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About the Author
Walter William Melnyk is a novelist, poet, violinist and weaver. He lives in a small log cabin atop a wooded mountain in Tennessee. Melnyk now plays the actual "Pavel's Violin," which he received from his Czech teacher, who is a member of Pavel's family. The experience of researching and writing the novel moved him to adopt Judaism, as a member of the Society for Humanistic Judaism. He is donating all his royalties from the book to the United States Holocaust Museum, and other Holocaust Memorials.
This book is one of those books that will stay with you a very long time. I read the author's notes after finishing this remarkable book. I am also a student of music and am so amazed about how music can inspire people. Melnyk was inspired to tell this haunting yet hopeful story when he became the owner and player of Pavel's Violin. The story is real, a vivid accountant of the people who lived through an unthinkable time in our history. Melnyk writes: "I hope you will not just learn about what happened,, but that you will become part of the story, yourself"......."I hope that you will not only hear the Violin, but you will experience the playing of it". Well he (the author) takes you there. You are one with the characters, and experience their pain, suffering, hope, and joy. And you hear the music. The wonderful music. The universal language that heals. The Song of Hope... The author has selflessly pledged to donate all proceeds from the sale of this book to the United States Holocaust Museum and other Holocaust Memorials.
Well written..very much in the style of the Czech language and culture. The feeling you have from the words are ancient yet contemporary; just like the land itself. The words, whether narrative or descriptive, allow the visual images to flow so vividly. Lovely.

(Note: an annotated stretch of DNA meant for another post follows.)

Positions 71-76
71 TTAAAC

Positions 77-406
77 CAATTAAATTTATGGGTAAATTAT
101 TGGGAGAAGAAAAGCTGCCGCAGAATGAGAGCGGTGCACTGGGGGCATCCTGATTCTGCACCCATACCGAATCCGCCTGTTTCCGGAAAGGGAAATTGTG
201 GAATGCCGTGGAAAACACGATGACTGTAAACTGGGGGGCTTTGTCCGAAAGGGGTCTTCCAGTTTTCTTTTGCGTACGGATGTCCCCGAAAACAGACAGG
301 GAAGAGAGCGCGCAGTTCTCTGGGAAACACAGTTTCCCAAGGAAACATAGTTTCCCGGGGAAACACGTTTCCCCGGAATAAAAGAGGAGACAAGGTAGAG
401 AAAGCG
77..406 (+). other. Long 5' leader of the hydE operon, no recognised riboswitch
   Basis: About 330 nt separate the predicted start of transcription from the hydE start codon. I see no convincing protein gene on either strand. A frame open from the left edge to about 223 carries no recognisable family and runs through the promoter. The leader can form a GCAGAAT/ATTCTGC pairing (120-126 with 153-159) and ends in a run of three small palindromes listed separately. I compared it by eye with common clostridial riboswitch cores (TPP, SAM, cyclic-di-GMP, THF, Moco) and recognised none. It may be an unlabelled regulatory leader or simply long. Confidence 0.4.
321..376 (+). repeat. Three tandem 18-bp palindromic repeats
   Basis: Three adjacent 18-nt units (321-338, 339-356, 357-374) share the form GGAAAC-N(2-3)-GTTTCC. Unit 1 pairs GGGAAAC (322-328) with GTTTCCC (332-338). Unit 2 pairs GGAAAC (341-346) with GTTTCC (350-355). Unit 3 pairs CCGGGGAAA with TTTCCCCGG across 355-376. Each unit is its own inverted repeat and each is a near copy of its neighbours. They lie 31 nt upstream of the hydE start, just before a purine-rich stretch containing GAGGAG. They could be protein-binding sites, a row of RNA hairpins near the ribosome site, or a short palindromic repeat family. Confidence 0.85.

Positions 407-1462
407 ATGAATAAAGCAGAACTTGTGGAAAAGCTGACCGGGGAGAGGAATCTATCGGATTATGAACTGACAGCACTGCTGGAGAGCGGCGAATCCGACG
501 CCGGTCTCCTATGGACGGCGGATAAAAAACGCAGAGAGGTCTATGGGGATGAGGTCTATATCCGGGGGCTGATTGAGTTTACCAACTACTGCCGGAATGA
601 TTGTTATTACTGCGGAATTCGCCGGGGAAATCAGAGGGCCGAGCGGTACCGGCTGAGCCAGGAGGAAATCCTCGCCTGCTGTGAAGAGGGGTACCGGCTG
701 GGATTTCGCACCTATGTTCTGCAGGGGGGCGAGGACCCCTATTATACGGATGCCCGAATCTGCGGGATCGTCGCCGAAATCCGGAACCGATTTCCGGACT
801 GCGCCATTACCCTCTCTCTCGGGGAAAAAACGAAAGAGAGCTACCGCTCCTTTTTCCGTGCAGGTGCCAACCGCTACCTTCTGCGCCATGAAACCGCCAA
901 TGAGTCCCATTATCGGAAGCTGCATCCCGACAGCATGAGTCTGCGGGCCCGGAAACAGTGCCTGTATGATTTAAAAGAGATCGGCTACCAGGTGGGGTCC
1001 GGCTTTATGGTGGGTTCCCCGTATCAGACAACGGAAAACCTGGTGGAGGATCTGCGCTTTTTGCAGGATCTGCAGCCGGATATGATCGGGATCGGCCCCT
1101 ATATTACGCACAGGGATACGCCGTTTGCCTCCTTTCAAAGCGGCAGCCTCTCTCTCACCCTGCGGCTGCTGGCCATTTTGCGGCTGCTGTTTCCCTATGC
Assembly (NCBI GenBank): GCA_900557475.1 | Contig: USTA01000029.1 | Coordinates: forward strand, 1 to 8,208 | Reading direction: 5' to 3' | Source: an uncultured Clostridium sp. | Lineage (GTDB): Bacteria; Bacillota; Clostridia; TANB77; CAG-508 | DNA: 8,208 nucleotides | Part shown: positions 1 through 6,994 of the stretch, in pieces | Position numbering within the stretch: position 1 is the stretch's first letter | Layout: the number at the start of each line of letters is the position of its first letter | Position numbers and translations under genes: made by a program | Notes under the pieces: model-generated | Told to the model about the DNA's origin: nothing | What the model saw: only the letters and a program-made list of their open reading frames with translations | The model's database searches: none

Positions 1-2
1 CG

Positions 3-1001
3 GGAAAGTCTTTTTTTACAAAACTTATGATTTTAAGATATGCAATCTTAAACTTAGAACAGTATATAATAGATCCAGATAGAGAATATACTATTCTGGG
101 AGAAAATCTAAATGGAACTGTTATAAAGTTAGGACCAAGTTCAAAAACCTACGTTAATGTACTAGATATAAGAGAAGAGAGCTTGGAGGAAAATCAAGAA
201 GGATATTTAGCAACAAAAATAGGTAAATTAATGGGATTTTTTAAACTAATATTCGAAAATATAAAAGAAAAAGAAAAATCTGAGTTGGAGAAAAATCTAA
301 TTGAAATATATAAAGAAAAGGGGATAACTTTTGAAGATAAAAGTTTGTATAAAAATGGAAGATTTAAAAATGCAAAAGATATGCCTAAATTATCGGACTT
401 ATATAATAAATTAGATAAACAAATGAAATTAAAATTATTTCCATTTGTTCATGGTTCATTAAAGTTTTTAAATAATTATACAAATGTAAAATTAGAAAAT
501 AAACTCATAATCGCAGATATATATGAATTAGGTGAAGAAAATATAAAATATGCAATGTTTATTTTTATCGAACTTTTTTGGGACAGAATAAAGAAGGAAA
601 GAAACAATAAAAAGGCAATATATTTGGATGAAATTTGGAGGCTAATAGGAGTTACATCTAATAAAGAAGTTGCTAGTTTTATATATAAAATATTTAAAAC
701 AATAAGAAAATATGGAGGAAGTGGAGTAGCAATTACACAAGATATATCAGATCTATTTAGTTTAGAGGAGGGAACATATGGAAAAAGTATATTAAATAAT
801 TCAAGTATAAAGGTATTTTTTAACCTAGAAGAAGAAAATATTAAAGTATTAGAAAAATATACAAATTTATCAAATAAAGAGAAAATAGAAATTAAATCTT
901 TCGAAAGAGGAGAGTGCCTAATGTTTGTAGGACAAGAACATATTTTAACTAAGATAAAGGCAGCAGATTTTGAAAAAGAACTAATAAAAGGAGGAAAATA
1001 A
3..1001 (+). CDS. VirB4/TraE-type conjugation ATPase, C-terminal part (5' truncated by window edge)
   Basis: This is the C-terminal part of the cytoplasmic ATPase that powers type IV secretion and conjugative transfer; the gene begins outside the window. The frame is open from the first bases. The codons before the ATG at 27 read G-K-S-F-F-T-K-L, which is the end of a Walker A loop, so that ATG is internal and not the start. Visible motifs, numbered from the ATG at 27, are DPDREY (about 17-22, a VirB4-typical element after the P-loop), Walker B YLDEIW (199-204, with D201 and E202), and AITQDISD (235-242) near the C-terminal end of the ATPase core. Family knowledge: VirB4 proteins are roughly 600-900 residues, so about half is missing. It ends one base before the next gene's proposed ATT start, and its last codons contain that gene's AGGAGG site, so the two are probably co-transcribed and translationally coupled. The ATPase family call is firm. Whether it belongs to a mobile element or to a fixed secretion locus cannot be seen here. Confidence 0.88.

This book has touched my deepest soul and surprisingly that of my 11 year old Goddaughter who is studying the Subject matter. We have read the book simultaneously with my guidance along the way. We have both laughed, cried and then actually mourned the book characters. A must read for everyone remotely interested in the plight of our Jewish brothers and sisters during the war. As my signed copy reads, "may we never forget."
The best part of the book was the first section, the part about Stainer's life -- Jacob Stainer was the luthier, the man who built the violin about which this novel is being told. There was much rich detail about the art of making a violin, and about the man's personality and family and professional life. I understand this is a historical fiction, and so not likely as it actually happened, but the period of time came alive through the interpretation of the life of this one man. The middle section was okay, and I think either it should have been given the same attention as the first section or just mentioned in order to bridge between the first part and the section about the Holocaust. The section on the Holocaust was gripping, but the violin played a minor part in it. I don't feel the author made enough of a connection between Pavel and the violin. And the ending was highly unsatisfying for me. I would have wanted more about how Pavel's life developed after having come into possession of the violin -- It was like: okay, he's got the violin and now I (author) have it. The end. I hope this criticism makes sense.